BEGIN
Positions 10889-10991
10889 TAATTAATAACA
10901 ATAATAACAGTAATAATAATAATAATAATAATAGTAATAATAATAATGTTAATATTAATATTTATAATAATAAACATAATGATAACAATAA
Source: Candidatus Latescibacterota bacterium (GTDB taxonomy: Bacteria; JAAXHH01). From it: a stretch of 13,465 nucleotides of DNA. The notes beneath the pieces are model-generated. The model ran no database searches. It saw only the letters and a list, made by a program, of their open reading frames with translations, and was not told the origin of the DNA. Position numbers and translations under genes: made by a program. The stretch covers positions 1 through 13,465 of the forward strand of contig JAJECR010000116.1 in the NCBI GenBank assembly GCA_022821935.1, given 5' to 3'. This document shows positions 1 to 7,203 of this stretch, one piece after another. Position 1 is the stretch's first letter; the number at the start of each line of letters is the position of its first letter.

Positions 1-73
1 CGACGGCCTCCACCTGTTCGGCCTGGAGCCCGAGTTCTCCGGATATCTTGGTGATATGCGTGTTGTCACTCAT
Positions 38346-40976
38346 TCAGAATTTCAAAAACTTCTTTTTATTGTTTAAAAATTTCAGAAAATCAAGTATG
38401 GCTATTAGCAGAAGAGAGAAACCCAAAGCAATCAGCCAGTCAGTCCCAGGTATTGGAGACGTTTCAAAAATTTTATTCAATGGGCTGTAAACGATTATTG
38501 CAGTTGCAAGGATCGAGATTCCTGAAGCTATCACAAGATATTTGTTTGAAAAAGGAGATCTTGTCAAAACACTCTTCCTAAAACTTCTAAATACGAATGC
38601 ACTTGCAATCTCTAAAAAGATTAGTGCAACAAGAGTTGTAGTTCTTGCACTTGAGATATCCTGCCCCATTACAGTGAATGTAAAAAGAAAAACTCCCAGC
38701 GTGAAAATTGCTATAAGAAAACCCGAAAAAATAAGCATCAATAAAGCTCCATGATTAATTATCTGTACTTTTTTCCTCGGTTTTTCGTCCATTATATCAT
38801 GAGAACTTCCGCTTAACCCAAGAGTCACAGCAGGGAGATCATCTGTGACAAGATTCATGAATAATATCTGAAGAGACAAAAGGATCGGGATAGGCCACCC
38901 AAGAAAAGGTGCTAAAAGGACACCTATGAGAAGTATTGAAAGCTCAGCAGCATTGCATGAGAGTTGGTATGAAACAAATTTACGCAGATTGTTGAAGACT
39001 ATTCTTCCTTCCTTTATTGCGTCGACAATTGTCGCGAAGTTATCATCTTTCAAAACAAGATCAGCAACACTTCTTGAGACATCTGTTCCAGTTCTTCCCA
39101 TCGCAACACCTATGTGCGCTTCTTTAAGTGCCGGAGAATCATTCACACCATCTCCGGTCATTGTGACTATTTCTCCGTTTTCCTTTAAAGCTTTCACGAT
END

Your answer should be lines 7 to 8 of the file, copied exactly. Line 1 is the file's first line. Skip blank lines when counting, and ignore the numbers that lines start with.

Positions 38346-40976
38346 TCAGAATTTCAAAAACTTCTTTTTATTGTTTAAAAATTTCAGAAAATCAAGTATG